When it was first released in 1982, Conan the Barbarian didn’t exactly wow the critics. Arnold Schwarzenegger had the physique to play the leading role, but his thick accent and a distinct lack of acting skills caused studio executives to question Ed Pressman’s choice of leading man.
But the executives were proven wrong, and this movie launched Schwarzenegger’s movie career and secured for him a place in the hearts of moviegoers everywhere.
Take a look through the slides and find out why, despite the lack of love from the critics at the time, Conan the Barbarian became the cult classic we know and love today.
10. Schwarzenegger’s Fitness Regimen
Schwarzenegger was 33 when the filming of Conan began and he had been out of the bodybuilding circuit for a few years.
He expended such an attempt regaining his shape for the role that he decided to come out of retirement and enter Mr. Olympia one last time in 1980. He won.
9. ‘The Voice’ Was Thulsa Doom
The role of Thulsa Doom was offered to James Earl Jones because of his distinctive, deep booming voice. Jones was already a successful actor of stage and screen, despite the fact that when he was a child, he suffered from a terrible stutter. He barely spoke until a high school teacher helped him overcome his disability.
8. The Best Stunts Are Real
The producers were unable to find any body doubles for either Arnold Schwarzenegger or Sandahl Bergman, so both actors did all of their own stunts.
It was also the first time either of them had ever done a love scene in a movie, and they both spoke afterward about how awkward they felt.
Wait until slide number 4 to discover what else Schwarzenegger did.
7. Delicious Blood
The fake blood used in the movie came to the set as a concentrate that had to be mixed with water. However, the severe cold meant they had to mix the concentrate with vodka to prevent it freezing.
As a consequence, when actors had a scene where they spat out blood, many of them would drink it instead and make repeated trips back to the special effects guys for more.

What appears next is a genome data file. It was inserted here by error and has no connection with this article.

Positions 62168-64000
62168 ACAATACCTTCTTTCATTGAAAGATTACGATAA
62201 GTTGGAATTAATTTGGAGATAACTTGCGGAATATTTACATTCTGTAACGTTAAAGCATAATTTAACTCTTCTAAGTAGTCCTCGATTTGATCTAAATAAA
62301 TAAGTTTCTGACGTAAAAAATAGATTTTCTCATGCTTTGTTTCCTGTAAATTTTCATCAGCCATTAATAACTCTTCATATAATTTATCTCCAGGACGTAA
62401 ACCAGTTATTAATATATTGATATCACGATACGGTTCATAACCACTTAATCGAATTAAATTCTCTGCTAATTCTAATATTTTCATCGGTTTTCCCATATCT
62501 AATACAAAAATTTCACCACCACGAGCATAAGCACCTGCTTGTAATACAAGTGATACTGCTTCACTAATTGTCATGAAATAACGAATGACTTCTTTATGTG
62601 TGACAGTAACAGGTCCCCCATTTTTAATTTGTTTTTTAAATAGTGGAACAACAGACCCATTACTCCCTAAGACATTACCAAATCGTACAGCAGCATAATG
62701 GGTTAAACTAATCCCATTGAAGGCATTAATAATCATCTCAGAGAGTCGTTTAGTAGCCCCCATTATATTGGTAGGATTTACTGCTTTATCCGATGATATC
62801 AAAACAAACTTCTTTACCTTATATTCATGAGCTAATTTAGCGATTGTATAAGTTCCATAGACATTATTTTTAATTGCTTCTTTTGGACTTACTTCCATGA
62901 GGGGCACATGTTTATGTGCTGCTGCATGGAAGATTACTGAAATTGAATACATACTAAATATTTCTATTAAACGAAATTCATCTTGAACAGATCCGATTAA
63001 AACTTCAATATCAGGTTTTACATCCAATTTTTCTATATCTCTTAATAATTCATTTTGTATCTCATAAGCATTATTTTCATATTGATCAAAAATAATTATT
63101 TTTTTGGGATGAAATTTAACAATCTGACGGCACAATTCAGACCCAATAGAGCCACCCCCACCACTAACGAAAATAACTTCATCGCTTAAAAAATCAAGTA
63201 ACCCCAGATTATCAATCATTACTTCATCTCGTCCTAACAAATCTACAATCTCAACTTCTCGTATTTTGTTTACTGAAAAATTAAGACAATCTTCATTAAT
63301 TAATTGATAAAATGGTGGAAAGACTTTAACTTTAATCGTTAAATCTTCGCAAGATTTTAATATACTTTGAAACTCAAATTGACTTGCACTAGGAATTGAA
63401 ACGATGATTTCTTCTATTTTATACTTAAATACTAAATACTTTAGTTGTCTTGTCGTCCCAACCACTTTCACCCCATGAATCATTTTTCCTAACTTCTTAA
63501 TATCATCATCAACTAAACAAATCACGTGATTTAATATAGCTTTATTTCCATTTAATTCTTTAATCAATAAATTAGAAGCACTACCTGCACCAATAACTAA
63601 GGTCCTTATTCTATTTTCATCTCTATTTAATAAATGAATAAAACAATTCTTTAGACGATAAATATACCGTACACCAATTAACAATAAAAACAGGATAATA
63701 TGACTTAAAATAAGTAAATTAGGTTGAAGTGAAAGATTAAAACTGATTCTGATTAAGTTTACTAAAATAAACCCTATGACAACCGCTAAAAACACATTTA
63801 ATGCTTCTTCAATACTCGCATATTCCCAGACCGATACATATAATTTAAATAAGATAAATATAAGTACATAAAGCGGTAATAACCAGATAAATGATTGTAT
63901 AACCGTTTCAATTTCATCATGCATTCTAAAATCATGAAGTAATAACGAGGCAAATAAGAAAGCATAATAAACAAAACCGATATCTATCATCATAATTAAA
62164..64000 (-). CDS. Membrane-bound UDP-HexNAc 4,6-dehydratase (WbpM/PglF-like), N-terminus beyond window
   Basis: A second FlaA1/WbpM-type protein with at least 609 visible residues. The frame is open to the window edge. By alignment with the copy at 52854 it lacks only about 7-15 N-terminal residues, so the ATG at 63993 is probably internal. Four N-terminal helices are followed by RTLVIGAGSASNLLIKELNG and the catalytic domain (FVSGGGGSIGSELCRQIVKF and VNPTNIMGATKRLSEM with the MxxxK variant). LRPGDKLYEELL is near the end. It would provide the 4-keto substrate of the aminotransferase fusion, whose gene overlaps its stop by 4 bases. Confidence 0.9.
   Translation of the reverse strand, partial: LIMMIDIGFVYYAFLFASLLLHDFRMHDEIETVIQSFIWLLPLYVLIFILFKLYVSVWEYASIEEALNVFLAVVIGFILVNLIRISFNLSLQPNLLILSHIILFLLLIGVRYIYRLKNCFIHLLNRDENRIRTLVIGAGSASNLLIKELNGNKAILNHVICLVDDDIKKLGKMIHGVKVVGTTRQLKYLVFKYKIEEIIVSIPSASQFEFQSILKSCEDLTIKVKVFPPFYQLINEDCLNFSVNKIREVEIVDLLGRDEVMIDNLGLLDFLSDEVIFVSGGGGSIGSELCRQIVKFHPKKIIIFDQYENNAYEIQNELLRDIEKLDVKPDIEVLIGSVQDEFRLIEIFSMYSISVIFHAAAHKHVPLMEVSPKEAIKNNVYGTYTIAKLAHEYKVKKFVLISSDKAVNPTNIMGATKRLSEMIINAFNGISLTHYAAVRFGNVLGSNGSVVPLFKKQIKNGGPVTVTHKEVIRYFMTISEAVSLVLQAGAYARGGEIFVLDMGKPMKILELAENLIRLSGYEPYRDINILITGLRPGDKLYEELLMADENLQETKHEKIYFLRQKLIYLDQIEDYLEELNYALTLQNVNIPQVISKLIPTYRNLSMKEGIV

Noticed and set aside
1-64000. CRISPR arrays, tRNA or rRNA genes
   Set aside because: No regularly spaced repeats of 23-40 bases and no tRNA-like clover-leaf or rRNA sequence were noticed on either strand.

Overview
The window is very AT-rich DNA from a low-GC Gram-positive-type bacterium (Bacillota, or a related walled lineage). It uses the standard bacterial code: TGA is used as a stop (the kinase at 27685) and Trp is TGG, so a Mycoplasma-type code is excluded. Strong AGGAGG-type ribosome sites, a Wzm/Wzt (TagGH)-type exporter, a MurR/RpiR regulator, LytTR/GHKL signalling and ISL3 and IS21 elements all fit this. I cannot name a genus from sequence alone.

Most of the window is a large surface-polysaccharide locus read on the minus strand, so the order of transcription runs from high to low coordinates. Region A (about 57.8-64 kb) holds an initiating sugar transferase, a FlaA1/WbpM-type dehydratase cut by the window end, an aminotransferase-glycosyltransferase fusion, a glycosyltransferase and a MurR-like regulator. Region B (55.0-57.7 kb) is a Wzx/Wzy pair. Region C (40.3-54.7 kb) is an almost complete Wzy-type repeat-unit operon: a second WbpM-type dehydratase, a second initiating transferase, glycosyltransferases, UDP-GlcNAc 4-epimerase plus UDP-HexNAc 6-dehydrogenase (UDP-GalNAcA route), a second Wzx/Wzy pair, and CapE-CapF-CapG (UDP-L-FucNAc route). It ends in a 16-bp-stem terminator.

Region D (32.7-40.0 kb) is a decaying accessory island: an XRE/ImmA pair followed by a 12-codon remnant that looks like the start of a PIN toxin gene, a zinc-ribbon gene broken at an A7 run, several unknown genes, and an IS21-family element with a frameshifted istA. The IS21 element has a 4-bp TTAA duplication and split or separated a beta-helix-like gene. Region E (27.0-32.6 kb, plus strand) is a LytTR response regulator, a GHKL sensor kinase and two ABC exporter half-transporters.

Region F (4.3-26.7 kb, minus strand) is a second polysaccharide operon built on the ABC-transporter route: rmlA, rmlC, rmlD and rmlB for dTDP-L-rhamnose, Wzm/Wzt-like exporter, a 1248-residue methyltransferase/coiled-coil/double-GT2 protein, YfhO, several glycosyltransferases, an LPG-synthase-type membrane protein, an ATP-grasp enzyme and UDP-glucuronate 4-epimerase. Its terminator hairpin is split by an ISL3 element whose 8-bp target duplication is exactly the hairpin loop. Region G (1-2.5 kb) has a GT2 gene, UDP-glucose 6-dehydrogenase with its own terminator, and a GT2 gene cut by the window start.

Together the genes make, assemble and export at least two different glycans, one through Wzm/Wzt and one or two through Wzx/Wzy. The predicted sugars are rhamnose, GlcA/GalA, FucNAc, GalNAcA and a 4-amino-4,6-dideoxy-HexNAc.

6. How The Costumes Were So Superb
To achieve the incredibly realistic look of the clothes in the movie, producer Dino De Laurentiis had the cast wear them during the rehearsals as well as in the film itself.
Throughout the entire filming schedule, the costumes went unwashed until the final shot and are said to have had an authentic smell by then too.
See what else they did to make the movie realistic on slide number 3.
5. A Lifelong Love
Conan the Barbarian had a lasting effect on Arnold Schwarzenegger, and he kept the sword he wielded in the movie, which is inscribed with the words “Suffer no guilt, ye who wield this in the name of Crom.”
When Schwarzenegger was governor of California, he displayed the sword on the wall behind his chair in the Reagan Cabinet Room.
4. The Things Actors Do For Their Craft
During the crucifixion scene, often considered one of the most iconic scenes in the movie, a real buzzard was used to peck at Schwarzenegger’s wounds.
When Conan bites into the neck of a buzzard, that is a real, dead bird you see Arnold sinking his teeth into. The crew had him rinse his mouth repeatedly to prevent disease.
3. Dedication To Quality
The Tree of Woe where Conan was crucified was made of plaster and Styrofoam mounted on a turntable. This allowed the crew to rotate the tree and maintain the same shadows in the shots while filming throughout the day.
Schwarzenegger sat on a bicycle seat mounted on the tree so he could keep the same position and preserve the realism of the shot.
2. No Good Deed Goes Unrewarded
Schwarzenegger had horse riding lessons, martial arts training, and specialist sword training for the movie. He spent two hours a day for three months learning how to wield an 11-pound broadsword. He also learned climbing techniques and how to safely fall 15 feet to the ground.
His trainer was given a part in the movie as a thank you for doing such a great job.
1. Ahead Of Its Time
At the time of release, Conan the Barbarian was considered to be excessively violent by some critics. The movie had already been trimmed by 11 minutes to satisfy the studio executives who asked for several cuts.
Scenes that ended up on the cutting room floor included Conan chopping off the arm of a pickpocket in a street market and a close-up of the severed head of Conan’s mother.
The first sword and fantasy movie of its kind, Conan the Barbarian was the trailblazer for every other movie of the genre. Adapted from pulp fiction comic books, it was thought by the studios that the film would never be commercially successful or a hit with moviegoers.
The cast and crew of Conan proved them all wrong. With the dedication and hard work of everyone in front of and behind the camera, not only did Conan the Barbarian launch Arnold Swazzenegger into his movie stardom career, but it found a place in the hearts of film buffs that makes it more popular today than ever before.